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Come Reason's Apologetics Notes blog will highlight various news stories or current events and seek to explore them from a thoughtful Christian perspective. Less formal and shorter than the Web site articles, we hope to give readers points to reflect on concerning topics of the day.

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Tuesday, March 24, 2015

The Blow-Hard Bias of Inherit the Wind

"I'm frustrated!"

The plea came in from a girl who was taking a required undergrad English course where the professor assigned an analysis of the 1955 play Inherit the Wind, which presents a fictionalized account of the famous Scopes "Monkey" Trial held in Tennessee thirty years earlier. For those of you that don't know, substitute teacher John Scopes was put on trial for violating Tennessee's Butler Act, a law prohibiting any state-funded school from teaching that "man has descended from a lower order of animals."1

Inherit the Wind – Not History

The play (and the subsequent 1960 movie with Spencer Tracy) proved immensely popular at the time. However, there are some real problems with the events in the way the play presents them. While the broad points are the same, the play changes so many details that the authors acknowledged their play isn't history. In the play's preface they wrote:
Inherit the Wind is not history. The events which took place in Dayton, Tennessee, during the scorching July of 1925 are clearly the genesis of this play. It has, however, an exodus entirely its own.

Only a handful of phrases have been taken from the actual transcript of the famous Scopes Trial. Some of the characters of the play are related to the colorful figures in that battle of giants; but they have life and language of their own - and, therefore, names of their own.2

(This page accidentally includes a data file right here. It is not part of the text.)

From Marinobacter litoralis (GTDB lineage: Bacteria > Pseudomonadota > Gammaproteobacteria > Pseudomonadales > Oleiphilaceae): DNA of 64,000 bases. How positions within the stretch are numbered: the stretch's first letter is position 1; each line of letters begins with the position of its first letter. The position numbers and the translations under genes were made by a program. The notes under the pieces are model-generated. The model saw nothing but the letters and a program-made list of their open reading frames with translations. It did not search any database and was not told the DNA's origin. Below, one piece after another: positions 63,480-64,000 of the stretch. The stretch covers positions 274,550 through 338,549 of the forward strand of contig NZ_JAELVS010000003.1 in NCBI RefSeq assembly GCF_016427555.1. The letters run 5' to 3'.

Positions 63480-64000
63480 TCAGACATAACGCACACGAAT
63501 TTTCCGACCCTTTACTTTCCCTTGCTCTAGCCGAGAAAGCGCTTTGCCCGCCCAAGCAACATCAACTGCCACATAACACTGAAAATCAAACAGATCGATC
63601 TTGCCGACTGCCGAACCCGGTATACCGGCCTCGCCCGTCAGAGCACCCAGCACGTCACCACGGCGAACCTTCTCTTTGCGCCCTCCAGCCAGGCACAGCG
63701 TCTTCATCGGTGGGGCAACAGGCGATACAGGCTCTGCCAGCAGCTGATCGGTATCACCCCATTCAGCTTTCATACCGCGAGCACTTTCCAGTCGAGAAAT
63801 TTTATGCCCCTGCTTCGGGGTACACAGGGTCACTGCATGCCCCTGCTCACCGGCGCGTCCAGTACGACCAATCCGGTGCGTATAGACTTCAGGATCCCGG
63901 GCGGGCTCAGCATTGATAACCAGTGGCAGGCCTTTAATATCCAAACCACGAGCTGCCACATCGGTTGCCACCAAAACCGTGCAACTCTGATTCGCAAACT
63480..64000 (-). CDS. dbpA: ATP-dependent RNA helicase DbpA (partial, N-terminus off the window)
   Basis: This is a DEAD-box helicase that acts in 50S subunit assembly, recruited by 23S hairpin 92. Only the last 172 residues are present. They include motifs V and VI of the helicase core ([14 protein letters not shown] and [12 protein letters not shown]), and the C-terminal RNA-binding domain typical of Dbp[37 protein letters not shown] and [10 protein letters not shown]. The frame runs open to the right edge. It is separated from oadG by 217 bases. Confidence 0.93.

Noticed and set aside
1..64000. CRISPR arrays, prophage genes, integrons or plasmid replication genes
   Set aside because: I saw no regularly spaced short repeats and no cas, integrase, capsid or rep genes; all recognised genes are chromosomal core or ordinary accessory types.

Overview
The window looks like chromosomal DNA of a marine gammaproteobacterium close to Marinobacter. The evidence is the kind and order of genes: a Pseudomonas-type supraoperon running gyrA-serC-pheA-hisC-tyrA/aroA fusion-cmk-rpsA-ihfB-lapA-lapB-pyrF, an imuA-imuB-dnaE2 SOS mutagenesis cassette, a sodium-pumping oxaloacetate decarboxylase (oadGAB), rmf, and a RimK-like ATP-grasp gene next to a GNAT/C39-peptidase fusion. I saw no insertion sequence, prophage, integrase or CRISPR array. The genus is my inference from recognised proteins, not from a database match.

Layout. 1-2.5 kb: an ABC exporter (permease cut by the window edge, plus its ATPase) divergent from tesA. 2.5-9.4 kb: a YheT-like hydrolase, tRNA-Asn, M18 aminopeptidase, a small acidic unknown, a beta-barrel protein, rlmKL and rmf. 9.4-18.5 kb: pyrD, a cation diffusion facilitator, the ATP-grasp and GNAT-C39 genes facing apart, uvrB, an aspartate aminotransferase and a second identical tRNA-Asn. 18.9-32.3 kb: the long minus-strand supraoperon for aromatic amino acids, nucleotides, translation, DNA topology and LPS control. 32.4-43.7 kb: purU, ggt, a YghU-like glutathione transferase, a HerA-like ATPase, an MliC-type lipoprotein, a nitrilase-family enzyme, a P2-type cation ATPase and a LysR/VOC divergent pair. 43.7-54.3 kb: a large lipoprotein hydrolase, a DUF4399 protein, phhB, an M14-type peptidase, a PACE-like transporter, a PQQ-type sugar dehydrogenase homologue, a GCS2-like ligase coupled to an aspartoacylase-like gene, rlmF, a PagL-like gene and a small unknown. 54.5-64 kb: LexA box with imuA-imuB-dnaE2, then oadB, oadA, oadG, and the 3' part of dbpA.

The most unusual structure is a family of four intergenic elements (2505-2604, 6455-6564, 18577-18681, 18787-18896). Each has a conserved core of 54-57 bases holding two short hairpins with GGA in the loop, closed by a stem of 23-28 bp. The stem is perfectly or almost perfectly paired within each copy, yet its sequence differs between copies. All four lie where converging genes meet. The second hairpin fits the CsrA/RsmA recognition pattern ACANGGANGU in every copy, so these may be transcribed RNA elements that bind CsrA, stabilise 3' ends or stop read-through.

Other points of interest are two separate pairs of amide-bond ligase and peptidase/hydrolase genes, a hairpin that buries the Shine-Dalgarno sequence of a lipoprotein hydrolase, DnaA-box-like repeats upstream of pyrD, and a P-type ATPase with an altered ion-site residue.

While this disclaimer may help, I don't think it makes things clear enough. Most people don't realize just how slanted and biased the caricatures are in the play when one compares it to the real-life events. Therefore, I would like to take a bit of time to explore some of the misconceptions that usually occur when the play or movie is viewed.

Inherit the Wind – How the Bias Shows

In both the play and the film, Christianity and its proponents are nothing more than straw men that authors Jerome Lawrence and Robert E. Lee knock down with ease. Lawrence and Lee state, "Inherit the Wind does not pretend to be journalism. It is theatre. It is not 1925. The stage directions set the time as 'Not long ago.' It might have been yesterday. It could be tomorrow."3 Lawrence in an interview stated the motivation for writing the play wasn't religion versus evolution, but the intellectual stifling he saw in the anti-Communist movements of the 1940s and 1950s, ""We used the teaching of evolution as a parable, a metaphor for any kind of mind control. It's not about science versus religion. It's about the right to think."4 Yet, it's more than clear that Lawrence and Lee place those who hold to something other than an evolutionary account of human origins into the "mind control" camp. For example, take two characters Lawrence and Lee create who didn't exist in the actual trial, Reverend Brown and his daughter Rachel, who is engaged to the Scopes character, named Cates in the play. During the play, Rachel, explains "You see, I haven't really thought very much. I was always afraid of what I might think, so it seemed safer not to think at all" but then sees that she must change and begin to see things Cates's way.

In her very comprehensive article that takes down many of the foibles in the play, Carol Iannone observes "While Inherit the Wind remains faithful to the broad outlines of the historical events it portrays, it flagrantly distorts the details, and neither the fictionalized names nor the cover of artistic license can excuse what amounts to an ideologically motivated hoax."5

Inherit the Wind – More Factual Errors